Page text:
After watching his Ukrainian friends struggle with the invasion of their home country, Toronto resident Aditya Ahuja jumped at the chance to help by sheltering refugees.
Ahuja opened his second bedroom in late February to Ukrainian refugees looking for a place to stay for free or at a discounted rate.
“Canadians have always welcomed refugees, immigrants. I’m one of them,” said Ahuja, who immigrated to Toronto from India almost six years ago.
“I just want to play my part and support as much as possible.”
Ahuja is one of over 700 Canadians part of a global network of over 23,000 Airbnb hosts who have signed up to shelter some of the three million Ukrainian refugees fleeing war since Russia’s invasion on Feb. 24.
Around 8,500 Ukrainian nationals have arrived in Canada since Jan. 1, which includes applications submitted before Russia’s invasion of Ukraine began, the federal government says. That number is expected to increase as Immigration, Refugees and Citizenship Canada prepares to launch what it calls new immigration pathways — one of which is expected to open this week, the department says.
While Ahuja hasn’t been approached by the company to resettle refugees yet, he says Ukrainian guests have already sought him out and is expecting his second one on Thursday.
Ahuja is spreading the word of the program, hoping more people consider hosting newcomers.
“People are very hesitant about it and not everybody likes sharing their houses,” says Ahuja.
“But I hope some people are there, like me.”
‘The generosity is overwhelming’
Airbnb first started helping to house displaced people in 2012, before establishing its non-profit arm, Airbnb.org, in 2020. It recently passed the milestone of providing stays to 20,000 Afghan refugees worldwide.
On Feb. 28, Airbnb.org said it would offer free and temporary housing for up to 100,000 refugees leaving Ukraine. It has since generated over $22 million US in donations from the Airbnb company, its founders and individual donors to fund refugee stays and its partnerships with settlement agencies.
Airbnb.org is helping to resettle refugees only in European countries like Poland and Hungary for now. However, the organization says some 4,000 U.S. hosts and and over 700 in Canada have also listed their properties as open for Ukrainian refugees and can work out arrangements individually, the company states.
Airbnb senior communications manager Matt NcNama says the company is floored by the support across the globe.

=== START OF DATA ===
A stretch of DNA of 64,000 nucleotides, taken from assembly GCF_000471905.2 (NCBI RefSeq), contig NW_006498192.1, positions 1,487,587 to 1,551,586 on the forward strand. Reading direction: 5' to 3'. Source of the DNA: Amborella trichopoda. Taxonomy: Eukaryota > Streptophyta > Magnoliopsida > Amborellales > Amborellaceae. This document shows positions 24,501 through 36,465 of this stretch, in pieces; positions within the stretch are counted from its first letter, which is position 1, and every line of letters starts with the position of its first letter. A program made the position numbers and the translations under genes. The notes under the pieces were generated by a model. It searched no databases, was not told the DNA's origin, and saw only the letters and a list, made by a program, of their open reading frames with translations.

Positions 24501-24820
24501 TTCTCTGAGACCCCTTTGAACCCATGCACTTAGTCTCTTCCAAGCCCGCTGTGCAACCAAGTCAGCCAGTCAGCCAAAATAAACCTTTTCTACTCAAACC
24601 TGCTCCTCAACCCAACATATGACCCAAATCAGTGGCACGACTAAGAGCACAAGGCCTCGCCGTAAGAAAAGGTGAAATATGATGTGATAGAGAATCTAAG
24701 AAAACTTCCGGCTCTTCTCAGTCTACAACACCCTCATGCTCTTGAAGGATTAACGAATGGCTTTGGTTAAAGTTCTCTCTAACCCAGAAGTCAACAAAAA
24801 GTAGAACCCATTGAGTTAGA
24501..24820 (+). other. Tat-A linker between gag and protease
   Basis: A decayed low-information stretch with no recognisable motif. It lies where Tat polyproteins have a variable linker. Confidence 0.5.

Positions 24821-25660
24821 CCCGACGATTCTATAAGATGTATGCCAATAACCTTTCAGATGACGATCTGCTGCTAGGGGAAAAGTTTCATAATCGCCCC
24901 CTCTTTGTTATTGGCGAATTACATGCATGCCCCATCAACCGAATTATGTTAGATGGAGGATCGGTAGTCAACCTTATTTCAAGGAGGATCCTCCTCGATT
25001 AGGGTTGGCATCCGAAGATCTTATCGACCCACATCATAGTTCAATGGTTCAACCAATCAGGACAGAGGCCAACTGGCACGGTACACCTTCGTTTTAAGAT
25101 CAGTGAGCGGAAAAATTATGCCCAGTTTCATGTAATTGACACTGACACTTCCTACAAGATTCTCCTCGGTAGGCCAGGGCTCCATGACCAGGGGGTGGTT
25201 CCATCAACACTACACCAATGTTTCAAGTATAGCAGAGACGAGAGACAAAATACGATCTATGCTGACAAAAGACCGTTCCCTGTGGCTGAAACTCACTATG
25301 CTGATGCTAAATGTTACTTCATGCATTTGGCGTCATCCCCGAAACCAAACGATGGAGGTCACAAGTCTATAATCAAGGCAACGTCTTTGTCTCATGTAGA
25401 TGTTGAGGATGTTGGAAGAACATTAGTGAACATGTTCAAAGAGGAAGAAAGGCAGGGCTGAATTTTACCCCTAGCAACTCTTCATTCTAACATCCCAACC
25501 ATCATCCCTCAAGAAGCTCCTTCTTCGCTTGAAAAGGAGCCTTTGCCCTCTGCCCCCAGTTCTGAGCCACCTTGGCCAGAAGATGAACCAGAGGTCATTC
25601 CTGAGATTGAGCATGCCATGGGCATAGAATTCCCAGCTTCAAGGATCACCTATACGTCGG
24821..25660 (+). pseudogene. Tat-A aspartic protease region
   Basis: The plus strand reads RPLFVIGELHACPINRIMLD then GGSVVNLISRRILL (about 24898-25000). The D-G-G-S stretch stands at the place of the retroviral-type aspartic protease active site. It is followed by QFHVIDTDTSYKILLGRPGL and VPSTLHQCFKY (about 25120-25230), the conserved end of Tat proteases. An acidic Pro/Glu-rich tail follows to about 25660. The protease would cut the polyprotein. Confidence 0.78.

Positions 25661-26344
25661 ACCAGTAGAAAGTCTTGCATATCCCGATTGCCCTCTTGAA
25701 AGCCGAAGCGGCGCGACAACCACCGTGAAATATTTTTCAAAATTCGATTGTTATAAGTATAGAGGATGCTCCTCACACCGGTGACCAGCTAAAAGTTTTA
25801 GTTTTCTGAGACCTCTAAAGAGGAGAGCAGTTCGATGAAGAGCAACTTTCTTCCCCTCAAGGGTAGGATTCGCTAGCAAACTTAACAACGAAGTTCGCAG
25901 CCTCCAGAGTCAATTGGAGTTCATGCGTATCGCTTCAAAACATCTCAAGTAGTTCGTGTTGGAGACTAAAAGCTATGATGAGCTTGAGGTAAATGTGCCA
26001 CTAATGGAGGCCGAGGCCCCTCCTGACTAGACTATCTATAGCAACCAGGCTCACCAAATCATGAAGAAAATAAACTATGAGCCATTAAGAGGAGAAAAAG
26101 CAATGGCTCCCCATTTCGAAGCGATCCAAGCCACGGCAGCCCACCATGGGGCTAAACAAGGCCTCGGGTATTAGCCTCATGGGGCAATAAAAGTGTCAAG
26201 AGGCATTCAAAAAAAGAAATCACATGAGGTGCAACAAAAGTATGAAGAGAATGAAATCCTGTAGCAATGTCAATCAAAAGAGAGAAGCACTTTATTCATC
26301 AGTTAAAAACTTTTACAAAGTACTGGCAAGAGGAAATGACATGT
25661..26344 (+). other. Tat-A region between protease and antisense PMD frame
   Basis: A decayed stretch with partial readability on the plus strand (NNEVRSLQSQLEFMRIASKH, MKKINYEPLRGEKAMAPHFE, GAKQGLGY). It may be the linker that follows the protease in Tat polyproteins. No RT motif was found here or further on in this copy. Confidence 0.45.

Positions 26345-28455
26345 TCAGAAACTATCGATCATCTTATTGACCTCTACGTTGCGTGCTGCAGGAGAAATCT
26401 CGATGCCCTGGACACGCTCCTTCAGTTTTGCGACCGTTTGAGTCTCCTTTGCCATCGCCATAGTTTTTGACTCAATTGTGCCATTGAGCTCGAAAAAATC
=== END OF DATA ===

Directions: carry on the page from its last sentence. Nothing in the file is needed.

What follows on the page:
“The generosity is overwhelming. It’s a wonderful thing to see in a time of need for Ukrainians,” McNama told CBC News. “And we hope that it continues to grow.”
The program took off right as guests worldwide launched a separate effort and booked stays with Ukrainian hosts that they had no intention of fulfilling as a means of donating to them, according to McNama. Over 434,000 nights have been booked since early March.
‘Needed to do something to honour my grandparents’
Temporary resettlements organized by Airbnb.org and its NGO partners are covered by the company. Hosts who shelter Ukrainian refugees at a discounted rate are compensated, and all Airbnb fees waived, the company says.
But for Airbnb host and eastern Ontario resident Linda Allison, financial compensation is the last thing on her mind.
Allison, 70, has listed her guest house in the small town of South Glengarry, near the Quebec border, on the platform since 2017. Now, she’s hoping it can accommodate a small Ukrainian family once they arrive to Canada.
With family ties to Warsaw, Poland and Lviv, Ukraine, Allison says the displacement of Ukrainians hits close to home.
“I know the stories that I’ve been told since I was a young child about what happened to them when the Germans came in and and how it marked my grandparents for life,” said Allison.
“When I heard about what was going on, I just felt that I needed to do something to honour my grandparents.”
If demand outpaces the initial 100,000 refugee cap, McNama says Airbnb is open to possibly moving the target further.
“Airbnb, by nature of its very platform, is for people around the world. In this particular instance, it’s for refugees,” said McNama.
“But we’re not the experts in resettlement. We rely on our NGO partners and resettlement agencies to really drive that need, and we’ll work with them to address that.”